May 31, 2018 06:05 PM
Gov. Mark Dayton Thursday signed a bill to stabilize pensions for more than 500,000 workers and retirees in Minnesota.
State officials call it a historic day, saying it is the largest pension reform legislation in state history.
Both the Senate and House passed the bill unanimously.
According to the Minnesota State Retirement System, the law fixes more than $700 million in funding deficiencies in the general, correctional, and state patrol retirement plans caused by longer life expectancies.
It also reduces the rate of return.
Dayton said the new law ensures public employees will receive their pension moving forward.
"This is a Herculean effort by everybody pulling together, really going into the deep details of what needed to be done, making concessions, and giving up things they thought were important for the sake of an agreement everybody can support," he said.
Republican State Sen. Julie Rosen said the law eliminates $3.4 billion of unfunded liabilities, a recommendation from ratings agencies.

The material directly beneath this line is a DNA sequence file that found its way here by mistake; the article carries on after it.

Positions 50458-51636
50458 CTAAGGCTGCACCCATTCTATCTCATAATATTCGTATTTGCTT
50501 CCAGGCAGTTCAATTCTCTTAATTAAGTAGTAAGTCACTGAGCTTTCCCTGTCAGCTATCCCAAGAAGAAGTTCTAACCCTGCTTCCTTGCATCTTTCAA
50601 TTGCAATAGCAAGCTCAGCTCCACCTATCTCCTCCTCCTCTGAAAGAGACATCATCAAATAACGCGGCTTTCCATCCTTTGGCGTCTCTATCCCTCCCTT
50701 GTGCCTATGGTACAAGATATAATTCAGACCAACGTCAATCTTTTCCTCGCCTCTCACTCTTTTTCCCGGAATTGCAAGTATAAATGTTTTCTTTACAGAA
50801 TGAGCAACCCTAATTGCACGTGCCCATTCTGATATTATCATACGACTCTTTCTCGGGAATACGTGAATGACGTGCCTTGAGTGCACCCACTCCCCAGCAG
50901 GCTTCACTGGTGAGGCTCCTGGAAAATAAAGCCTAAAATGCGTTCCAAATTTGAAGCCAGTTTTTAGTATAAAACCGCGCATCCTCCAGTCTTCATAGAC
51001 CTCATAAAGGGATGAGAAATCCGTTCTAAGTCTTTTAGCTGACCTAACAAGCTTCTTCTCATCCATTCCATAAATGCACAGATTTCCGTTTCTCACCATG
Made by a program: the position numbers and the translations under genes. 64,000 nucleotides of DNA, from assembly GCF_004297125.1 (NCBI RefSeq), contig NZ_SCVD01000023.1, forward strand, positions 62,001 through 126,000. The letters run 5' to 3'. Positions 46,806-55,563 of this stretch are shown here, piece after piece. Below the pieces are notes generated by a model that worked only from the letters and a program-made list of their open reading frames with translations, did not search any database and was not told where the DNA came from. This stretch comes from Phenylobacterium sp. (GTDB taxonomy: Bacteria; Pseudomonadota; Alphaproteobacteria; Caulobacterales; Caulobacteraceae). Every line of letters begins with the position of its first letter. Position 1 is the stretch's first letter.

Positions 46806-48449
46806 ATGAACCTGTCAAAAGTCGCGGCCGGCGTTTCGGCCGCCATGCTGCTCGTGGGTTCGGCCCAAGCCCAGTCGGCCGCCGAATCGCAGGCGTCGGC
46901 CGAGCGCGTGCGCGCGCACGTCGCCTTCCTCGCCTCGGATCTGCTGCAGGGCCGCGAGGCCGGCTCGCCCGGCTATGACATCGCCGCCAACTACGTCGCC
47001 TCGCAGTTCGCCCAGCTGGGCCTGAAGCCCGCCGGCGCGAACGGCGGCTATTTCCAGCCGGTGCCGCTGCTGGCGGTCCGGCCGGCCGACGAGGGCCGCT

Lawmakers are confident this will allow state amd local municipalities and school districts to borrow at a more competitive rate.
"It is going to change not only the pensions and security for pensioners ongoing, but our financial stability in the state and that’s what’s more important," Rosen said.
Not everyone agrees, however.
"It's a bailout because we have tens of millions of dollars coming out of the general fund now propping up these funds, especially the teachers fund," says Kim Crockett of the Center of the American Experiment, a conservative group that views most public pension plans as unsustainable in the long term.
Dayton said it is the last bill he will sign into law as governor.
Updated: May 31, 2018 06:05 PM
Created: May 31, 2018 12:21 PM
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